The Hype Machine

“Dirty little secrets, dirty little lies, we gotta put our little fingers in everybody’s pie. Love to cut you down to size. We need dirty laundry.”–Don Henley

It hit me like a ton of bricks yesterday. I was on my way to pick up my daughter from school. I like to listen to one of the sports radio stations when I travel to help pass the time. In the span of 45 minutes, I heard a loud siren go off on the radio with the booming announcer voice saying, “Breaking Houston Texans news.”

I braced for the worst. Had David Culley hired Rich Kotite as a consultant? Had Deshaun Watson been traded to the Eagles for a cheesesteak? Maybe Whitney Merciles had his leg amputated in a freak drive by cupcake wars accident. Nope, both of the lawyers in Watson’s long-going legal battle spoke today. Mind you nothing actually happened in the case. They just spoke.

That news required three sirens. That was only in the scant 45 minutes I listened on the radio. A part of this is by design. The siren went off three different times because radio people are taught to reset every conversation every 15 minutes. Most people only listen for that long. They certainly don’t listen to an entire show continuously. That makes sense.

What doesn’t make sense is the hype. Why are the comments by Tony Buzbee and Rusty Hardin breaking news? No court has made any determination. The league hasn’t issued a suspension or even made a statement. He certainly hasn’t been traded and won’t be until the issue is resolved. Talking about it is one thing. You have time to fill and you need to have a conversation. Talking about how much Eric Murray or Myles Straw suck will only fill so much airtime. It is the treatment of all news as BREAKING NEWS that is the problem.

For people in my age bracket, 24 hour news (along with talk radio and other forms of commentary) is a relatively new phenomenon. At least it popped up in our lifetime. Headline News and CNN weren’t there when we were kids. There might have been the occasional call in show with a bloviating blowhard on the other end, but it certainly wasn’t the cultural sensation it is today.

We certainly didn’t have Fox News or MSNBC to contend with. This doesn’t even mention really partisan stuff like OANN, Newsmax, and The Young Turks. When 24 hour news came out I was hopeful. Instead of tiny five minute chunks on the evening news, maybe these networks could dedicate an hour or two to do deep dives into issues.

Instead of just a casual mention of Islam, maybe they could spend a couple of hours talking the differences between Sunnis and Shiites. Maybe they could offer a tutorial on the origins of the religion and how that evolved into the factions and geopolitical strife from today. Maybe a lengthy special about the conflict between Israelis and Palestinians would be huge.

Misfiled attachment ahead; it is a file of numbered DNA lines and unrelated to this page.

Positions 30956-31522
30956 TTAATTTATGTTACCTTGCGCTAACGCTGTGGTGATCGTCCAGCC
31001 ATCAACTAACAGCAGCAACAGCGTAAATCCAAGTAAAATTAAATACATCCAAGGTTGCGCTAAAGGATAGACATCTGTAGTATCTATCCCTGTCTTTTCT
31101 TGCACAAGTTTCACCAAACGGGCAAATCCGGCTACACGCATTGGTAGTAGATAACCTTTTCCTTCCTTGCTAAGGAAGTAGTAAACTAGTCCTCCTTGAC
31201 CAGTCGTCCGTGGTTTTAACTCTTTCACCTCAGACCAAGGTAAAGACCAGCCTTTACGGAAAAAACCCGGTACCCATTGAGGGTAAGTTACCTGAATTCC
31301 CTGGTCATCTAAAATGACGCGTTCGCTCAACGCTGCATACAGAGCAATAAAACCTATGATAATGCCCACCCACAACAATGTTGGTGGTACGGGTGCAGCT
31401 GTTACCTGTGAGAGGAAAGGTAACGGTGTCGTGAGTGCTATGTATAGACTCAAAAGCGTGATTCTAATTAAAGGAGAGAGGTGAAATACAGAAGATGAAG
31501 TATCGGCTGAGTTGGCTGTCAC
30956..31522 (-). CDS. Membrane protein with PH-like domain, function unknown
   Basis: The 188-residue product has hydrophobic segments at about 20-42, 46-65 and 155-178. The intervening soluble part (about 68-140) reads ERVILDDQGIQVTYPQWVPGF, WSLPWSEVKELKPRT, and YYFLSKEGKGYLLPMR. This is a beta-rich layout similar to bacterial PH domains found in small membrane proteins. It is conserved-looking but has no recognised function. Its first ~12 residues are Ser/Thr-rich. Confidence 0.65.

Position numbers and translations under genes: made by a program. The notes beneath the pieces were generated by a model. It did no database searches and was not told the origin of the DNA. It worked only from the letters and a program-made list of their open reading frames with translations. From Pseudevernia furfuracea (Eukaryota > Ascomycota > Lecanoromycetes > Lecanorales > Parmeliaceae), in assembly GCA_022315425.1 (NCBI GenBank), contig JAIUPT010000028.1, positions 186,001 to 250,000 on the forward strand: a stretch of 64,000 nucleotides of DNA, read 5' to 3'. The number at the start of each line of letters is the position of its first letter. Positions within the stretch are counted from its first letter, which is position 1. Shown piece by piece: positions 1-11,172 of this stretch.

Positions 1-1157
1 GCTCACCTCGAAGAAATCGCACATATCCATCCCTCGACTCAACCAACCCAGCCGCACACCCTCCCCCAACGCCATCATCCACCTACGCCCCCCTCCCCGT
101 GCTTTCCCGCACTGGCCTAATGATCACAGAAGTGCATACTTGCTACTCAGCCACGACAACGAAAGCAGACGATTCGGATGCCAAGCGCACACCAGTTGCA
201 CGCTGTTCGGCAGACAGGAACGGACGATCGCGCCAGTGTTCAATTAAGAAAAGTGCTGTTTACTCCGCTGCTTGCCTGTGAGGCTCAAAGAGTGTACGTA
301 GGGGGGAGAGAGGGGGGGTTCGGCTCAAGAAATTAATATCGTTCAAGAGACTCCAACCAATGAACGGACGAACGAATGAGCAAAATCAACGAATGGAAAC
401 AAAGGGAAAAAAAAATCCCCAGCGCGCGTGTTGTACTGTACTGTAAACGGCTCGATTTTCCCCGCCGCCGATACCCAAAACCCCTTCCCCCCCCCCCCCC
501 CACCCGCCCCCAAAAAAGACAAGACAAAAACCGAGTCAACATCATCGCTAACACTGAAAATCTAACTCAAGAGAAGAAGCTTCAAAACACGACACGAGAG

Instead of educating, the radio and television networks have chosen to incite. Of course, this is not universally true. There are people that give terrific background on key issues that could educate the public. The problem is that even with those few people, the education is used as a tool to persuade. It is a powerful tool and an effective tool, but it is still a tool at the end of the day.

Instead, the networks have chosen to amplify conflict and rotate an endless supply of trivia and minutia on a mindless loop. The effects are meticulously planned and savagely executed. Even though the typical audience tunes in for 15 minutes at a time, there is a dedicated audience and they get subjected to the amplification effect. Talk about something for five minutes and I’m informed. Talk about it for four hours straight and I’m outraged.

That’s assuming the very best. That’s assuming that as a news department I have an eye for accuracy and a desire to report the facts. If my aims are somewhat more sinister then I can fill people’s heads with bullshit and get them outraged out of thin air. So, people start raging about big government taking their guns, rationing their meat, and implanting a microchip inside of a miniscule vaccine.

Even if you aren’t peddling bullshit, you are still blowing things well out of proportion. Even the truth in excessive amounts loses context. Even something 100 percent accurate can distort the truth if the significance is overblown. Simply put, outrage and stress are drugs. Like any drug, it loses its effectiveness over time. Our body becomes resistant to it. Only more of it will make an impact. That one cup of coffee doesn’t wake me up anymore. Now I need two. The outrage at 50 percent volume isn’t getting under my skin anymore. You better crank it up to 75 percent.

To borrow from the Watson situation, I posed a question in the station forum about the need for sirens. Simply put, what is going to happen when real news comes down? Will there be a louder siren? Will there be a voiceover destined to give me heart palpitations? How will we differentiate real breaking news from the trumped up crap we have been peddling as “breaking news?” Will any of us possibly give a damn by that point?

Author: sbarzilla

I have written three books about baseball including The Hall of Fame Index. I also write for You can follow me on twitter @sbarzilla.

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